Tuesday, 29 October 2013

A little taste of Italy

So here I am, back in the dark, damp rainy North of England, with the memory of sitting drinking coffees in the Piazza, riding dusty trails, and sitting round a campsite in the evening without feeling freezing cold and wet, seeming a long way away! As I type, the rain is lashing down, the wind is picking up outside, and the thought of charging up my lights, dressing up in winter gear, and heading out on a night ride is not particularly appealing....it appears I've become a fair weather rider! It will take a while to readjust I think, and actually feel psyched to go out and ride, rather than sit and drink tea, which is what is top of the list at the moment...

Card and tea courtesy of of a welcome home parcel from Caz...thanks buddy!
Ah Italy, and the last week of my 6 month stint in Europe... and what a good week it was :)
Finale Ligure sits on the Italian coast, only an hour and a half from Nice, but a world away in terms of the feel and vibe of the place. I haven't spent a lot of time in Italy, but after last weeks trip, I'll be sure to be making some more visits...
I can't believe I haven't been to Finale before...it's an awesome mountain biking destination, has world class climbing, a pretty town complete with narrow cobbled postcard-perfect streets, clean, sandy beaches, cheap pizza, and gelato, and of course a great coffee culture...it's a brilliant place!

Awesome views, fun and dusty trails, and riding with your friends...a good way to finish the summer :)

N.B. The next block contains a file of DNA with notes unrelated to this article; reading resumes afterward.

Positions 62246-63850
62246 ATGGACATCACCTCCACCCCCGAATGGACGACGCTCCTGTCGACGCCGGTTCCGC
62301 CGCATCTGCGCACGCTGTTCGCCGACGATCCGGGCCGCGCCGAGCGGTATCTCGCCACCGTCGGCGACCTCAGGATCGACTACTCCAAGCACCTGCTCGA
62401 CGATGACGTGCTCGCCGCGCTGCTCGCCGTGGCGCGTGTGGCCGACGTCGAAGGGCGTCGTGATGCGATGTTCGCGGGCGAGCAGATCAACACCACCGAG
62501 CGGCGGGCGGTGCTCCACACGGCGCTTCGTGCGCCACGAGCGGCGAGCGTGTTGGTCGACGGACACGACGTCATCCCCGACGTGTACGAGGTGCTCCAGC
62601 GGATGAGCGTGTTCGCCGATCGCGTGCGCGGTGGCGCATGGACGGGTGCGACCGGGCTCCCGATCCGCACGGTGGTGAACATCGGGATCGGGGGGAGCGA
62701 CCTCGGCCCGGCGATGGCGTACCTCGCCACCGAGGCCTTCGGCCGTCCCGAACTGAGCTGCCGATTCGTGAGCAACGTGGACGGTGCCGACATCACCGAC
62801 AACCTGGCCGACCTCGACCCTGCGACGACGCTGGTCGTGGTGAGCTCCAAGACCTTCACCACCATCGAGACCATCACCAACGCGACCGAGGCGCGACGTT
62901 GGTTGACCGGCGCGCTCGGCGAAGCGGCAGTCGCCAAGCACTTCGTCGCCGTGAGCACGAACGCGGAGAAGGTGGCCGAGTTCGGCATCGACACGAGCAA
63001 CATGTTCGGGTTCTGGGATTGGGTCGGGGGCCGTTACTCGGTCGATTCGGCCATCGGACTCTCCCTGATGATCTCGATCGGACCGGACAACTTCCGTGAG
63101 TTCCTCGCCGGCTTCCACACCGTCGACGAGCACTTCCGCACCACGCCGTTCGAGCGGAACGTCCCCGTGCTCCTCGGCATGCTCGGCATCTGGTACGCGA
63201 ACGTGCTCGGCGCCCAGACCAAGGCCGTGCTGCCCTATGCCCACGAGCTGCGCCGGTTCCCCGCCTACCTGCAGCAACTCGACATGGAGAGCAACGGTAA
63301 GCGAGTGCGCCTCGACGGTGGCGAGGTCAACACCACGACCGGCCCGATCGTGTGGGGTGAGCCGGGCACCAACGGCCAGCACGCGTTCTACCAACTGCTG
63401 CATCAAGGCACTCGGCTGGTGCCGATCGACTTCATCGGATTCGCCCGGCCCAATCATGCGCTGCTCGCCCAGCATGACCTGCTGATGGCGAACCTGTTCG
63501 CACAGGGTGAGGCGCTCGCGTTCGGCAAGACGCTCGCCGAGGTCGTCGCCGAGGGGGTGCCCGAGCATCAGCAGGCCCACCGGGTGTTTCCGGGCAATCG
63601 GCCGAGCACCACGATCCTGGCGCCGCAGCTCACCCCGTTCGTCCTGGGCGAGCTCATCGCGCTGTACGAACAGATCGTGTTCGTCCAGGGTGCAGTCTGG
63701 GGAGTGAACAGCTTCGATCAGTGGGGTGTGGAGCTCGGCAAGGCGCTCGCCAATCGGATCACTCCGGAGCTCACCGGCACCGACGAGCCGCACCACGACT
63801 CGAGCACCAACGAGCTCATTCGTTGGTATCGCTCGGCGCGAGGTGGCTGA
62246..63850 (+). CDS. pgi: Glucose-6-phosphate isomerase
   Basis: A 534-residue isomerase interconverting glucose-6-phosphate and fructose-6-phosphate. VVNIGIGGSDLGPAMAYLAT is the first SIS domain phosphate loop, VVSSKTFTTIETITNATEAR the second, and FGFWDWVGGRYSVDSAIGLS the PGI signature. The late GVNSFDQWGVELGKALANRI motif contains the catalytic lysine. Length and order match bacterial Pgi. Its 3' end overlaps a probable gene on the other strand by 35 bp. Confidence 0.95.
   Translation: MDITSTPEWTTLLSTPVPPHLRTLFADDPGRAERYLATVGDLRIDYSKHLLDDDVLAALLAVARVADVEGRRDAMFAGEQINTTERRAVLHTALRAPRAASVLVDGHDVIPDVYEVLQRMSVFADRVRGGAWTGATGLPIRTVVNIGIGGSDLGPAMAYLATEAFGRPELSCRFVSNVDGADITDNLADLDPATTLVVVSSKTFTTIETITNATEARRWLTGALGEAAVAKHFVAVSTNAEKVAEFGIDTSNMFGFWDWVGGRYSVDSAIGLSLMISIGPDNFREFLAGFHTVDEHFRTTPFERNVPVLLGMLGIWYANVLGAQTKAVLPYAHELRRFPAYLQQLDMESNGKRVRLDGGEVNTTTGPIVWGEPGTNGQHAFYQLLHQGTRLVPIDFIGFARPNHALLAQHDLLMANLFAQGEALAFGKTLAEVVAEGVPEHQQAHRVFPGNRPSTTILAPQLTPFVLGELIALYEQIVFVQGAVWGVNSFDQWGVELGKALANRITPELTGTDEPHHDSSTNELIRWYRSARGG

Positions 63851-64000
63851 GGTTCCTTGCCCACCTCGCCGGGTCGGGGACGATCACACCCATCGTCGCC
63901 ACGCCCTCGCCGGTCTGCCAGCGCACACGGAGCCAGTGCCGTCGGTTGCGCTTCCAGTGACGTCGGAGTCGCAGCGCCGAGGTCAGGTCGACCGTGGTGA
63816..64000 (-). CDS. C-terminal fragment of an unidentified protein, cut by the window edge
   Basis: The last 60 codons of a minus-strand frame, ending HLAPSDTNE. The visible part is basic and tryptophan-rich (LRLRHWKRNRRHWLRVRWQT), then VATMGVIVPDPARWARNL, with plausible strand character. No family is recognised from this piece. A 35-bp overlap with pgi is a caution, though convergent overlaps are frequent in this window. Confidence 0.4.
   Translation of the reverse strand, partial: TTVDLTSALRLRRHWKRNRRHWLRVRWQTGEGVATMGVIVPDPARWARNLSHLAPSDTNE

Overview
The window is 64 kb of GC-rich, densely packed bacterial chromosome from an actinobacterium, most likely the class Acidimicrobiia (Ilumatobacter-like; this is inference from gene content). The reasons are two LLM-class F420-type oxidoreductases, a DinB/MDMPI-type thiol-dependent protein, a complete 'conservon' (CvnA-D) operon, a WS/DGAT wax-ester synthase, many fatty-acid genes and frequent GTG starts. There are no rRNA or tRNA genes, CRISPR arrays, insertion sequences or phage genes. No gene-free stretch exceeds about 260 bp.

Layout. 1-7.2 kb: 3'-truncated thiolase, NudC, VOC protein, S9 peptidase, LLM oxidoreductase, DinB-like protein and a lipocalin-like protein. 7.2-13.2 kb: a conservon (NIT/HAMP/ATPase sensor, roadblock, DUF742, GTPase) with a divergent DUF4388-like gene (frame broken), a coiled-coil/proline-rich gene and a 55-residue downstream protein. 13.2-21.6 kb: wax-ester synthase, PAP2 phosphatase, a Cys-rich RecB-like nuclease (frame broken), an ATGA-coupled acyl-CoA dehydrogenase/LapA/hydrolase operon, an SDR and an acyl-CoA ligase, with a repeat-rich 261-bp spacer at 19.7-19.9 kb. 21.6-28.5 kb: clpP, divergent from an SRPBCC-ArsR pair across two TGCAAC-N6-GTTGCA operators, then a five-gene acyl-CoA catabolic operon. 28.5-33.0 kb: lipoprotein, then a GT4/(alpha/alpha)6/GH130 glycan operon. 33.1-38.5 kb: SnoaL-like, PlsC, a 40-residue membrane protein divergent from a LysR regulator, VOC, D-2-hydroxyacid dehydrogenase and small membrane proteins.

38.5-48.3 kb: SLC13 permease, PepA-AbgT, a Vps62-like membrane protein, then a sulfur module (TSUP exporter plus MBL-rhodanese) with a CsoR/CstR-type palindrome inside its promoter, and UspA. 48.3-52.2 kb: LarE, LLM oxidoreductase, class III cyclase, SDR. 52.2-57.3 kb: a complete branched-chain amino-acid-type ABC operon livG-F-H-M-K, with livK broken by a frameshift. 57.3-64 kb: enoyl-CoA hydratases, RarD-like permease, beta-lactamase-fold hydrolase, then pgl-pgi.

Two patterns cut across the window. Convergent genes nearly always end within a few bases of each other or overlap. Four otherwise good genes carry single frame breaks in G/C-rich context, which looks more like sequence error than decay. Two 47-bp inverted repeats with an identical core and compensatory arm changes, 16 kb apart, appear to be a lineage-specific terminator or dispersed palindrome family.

I'd headed over after my work finished in Sospel, keen to go somewhere away from where I'd been working all summer, and relax and ride for myself for the first time in a while. There was the final round of the Enduro World Series taking place the following week in Finale, so I knew there would be friends and people I'd met before to ride with, and maybe the chance to race too. Fellow Trans-Provence guide Emily had a race entry, but needed to work, so we had been trying to arrange swopping her entry into my name. Getting my own entry was out of the question, with 600 riders already registered, and a waiting list that was rumoured to be up to 300! I was a little apprehensive about racing my first ever Enduro race as a World Series race, but as long as I didn't come last, I was just keen to take part.
I had no idea if I'd be good enough to even ride all the tracks, let alone race them, I literally had no idea what to expect. But I found I was pleasantly surprised :) The race tracks were brilliant, and suited my kind of riding well...steep, technical rocky trails with some tight switchbacks, and a fair bit of timed pedalling to weed out the pure downhillers! I was super excited about racing, and encouraged to see that hopefully I wouldn't be last, judging by the number of people who were struggling to even ride some of the technical sections, let alone race them.
The format for Enduro racing, is basically a long day's ride, with untimed Liason stages (although at this race there were cut-offs to make on the liasons), and then timed Special stages. At the end of the day (or two days in this case), the winner is the person who has accumulated the least time, ie the fastest, over the special stages. Enduro is kind of a current niche word for what I would say is essentially just mountain biking...its what most of us have been doing for years anyway! Go out for a day's riding with your friends, enjoying the scenery and the socialising on the way up the climbs, and then race/shred/shralp down the trails, eyes wide with adrenaline and delight, before regrouping at the bottom to share how much fun you've just had! Some clever marketing person somewhere is sitting in a large chair, probably stroking a cat (a la Dr Evil), laughing to himself about how much money he's making from being able to sell "Enduro-specific" products to everyone at the moment!